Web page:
Discovering hidden patterns is one of the things humans are good at. You experience several months of unexplainable GI discomfort and then decide to keep a food diary, which shows the symptoms come on shortly after eating dairy products: Looks like lactose intolerance. Physicians notice an unusual cluster of signs and symptoms among gay men in Los Angeles — an outbreak of pneumocystis pneumonia — investigate further, and discover the beginning of the AIDS epidemic in the United States.
Our ability to see such patterns, at the heart of epidemiology, has saved countless lives. But despite our analytics skills, the human brain has its limitations and is incapable of detecting many of the subtle relationships among risk factors, behaviors, and disease, which is why data science and AI are having such a profound impact of health care. And while we may have called attention to the shortcomings of AI-enabled algorithms in recent blogs, that’s not to suggest that these tools aren’t moving us forward.
Examples abound: The EAGLE study used machine learning to help improve the diagnosis of ventricular systolic dysfunction; the diagnosis of brain cancer in the operating room has benefited from deep neural networks; Medial Early Sign’s research relied on AI-enabled algorithms to help locate patients at high risk of colorectal cancer. But none of these digital tools would have generated clinically useful insights without access to reliable, representative, de-identified data sets.
With this reality in mind, Mayo Clinic Platform has developed several products to help developers and providers move into the future. The Mayo Clinic Platform _ Discover product, for instance, is a portal to patient data that offers access to decades of Mayo Clinic de-identified patient data that can be mined with sophisticated tools to advance and improve patient care.
According to Emily Wampfler, senior director at Mayo Clinic Platform and product manager for Discover, the data include the longitudinal records of nearly 10 million patients, making it one of the richest clinical data sets in the world. This is accomplished in partnership with the data analytics firm nference, with the use of its automated deidentification and augmented curation technologies.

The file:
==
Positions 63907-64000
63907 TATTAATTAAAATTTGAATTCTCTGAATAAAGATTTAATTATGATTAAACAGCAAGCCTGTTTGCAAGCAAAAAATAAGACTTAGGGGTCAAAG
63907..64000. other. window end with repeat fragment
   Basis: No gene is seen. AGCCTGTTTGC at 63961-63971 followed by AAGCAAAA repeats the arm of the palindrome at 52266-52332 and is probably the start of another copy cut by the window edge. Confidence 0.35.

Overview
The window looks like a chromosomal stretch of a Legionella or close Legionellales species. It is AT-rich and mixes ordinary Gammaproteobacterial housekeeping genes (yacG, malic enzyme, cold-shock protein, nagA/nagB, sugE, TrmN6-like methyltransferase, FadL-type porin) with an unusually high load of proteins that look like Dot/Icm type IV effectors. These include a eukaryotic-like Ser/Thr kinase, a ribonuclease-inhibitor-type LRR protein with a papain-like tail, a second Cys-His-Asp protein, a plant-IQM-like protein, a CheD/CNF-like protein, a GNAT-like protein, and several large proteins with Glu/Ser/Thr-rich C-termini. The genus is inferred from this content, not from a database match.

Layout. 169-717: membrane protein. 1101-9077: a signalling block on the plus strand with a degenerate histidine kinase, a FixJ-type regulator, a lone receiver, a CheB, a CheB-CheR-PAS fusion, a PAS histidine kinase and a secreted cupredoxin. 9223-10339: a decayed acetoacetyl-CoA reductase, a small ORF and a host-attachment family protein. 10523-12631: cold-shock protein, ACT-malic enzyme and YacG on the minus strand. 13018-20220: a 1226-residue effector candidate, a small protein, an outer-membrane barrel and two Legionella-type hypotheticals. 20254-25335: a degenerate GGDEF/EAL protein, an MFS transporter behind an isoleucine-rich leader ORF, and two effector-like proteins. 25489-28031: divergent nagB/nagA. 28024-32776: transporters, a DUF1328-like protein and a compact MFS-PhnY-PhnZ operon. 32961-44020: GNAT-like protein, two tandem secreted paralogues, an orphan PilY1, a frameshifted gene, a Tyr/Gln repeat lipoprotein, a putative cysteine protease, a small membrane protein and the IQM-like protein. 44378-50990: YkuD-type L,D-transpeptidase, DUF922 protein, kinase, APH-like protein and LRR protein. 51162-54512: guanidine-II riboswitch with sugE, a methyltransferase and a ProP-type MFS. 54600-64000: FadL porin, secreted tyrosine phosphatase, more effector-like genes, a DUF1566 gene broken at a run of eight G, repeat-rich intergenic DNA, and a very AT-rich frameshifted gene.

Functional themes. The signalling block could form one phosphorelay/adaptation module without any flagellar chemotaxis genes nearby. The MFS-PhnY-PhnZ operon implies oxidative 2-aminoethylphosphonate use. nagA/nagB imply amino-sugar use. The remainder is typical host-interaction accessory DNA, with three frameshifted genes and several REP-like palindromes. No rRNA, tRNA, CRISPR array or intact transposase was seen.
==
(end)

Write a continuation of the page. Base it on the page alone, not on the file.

Using Discover, researchers will be able to explore data from a trusted source to:
- Build new or better AI algorithms and increase the speed of algorithm development.
- Create analytics tools to accelerate innovative scientific and clinical research to improve patient care.
- Decrease the cost of refining algorithms with one access point to a variety of data types.
Mayo Clinic Platform will provide access to data, infrastructure, tools and services to support development of statistical or machine learning models to achieve research and business objectives. Each customer’s work environment is monitored and audited to ensure there is no misuse of the de-identified, aggregated data. “Protecting patient data is an essential component of Discover. We have established a multi-layer, re-identification defense strategy to guard patient privacy,” says Wampfler. Potential partners and customers include medical devices companies or other research institutions developing solutions aimed to improve diagnostics, therapeutics, and cures for patients.
The human capability to see hidden patterns in patient data has enabled clinicians and researchers to discover new pathological pathways and develop new diagnostic tools. With the help of sophisticated AI-based tools, there’s no limit to what we can accomplish.
Written by John Halamka, MD, president, and Paul Cerrato, senior research analyst and communications specialist at Mayo Clinical Platform, this piece was originally posted to their blog page, Digital Health Frontier.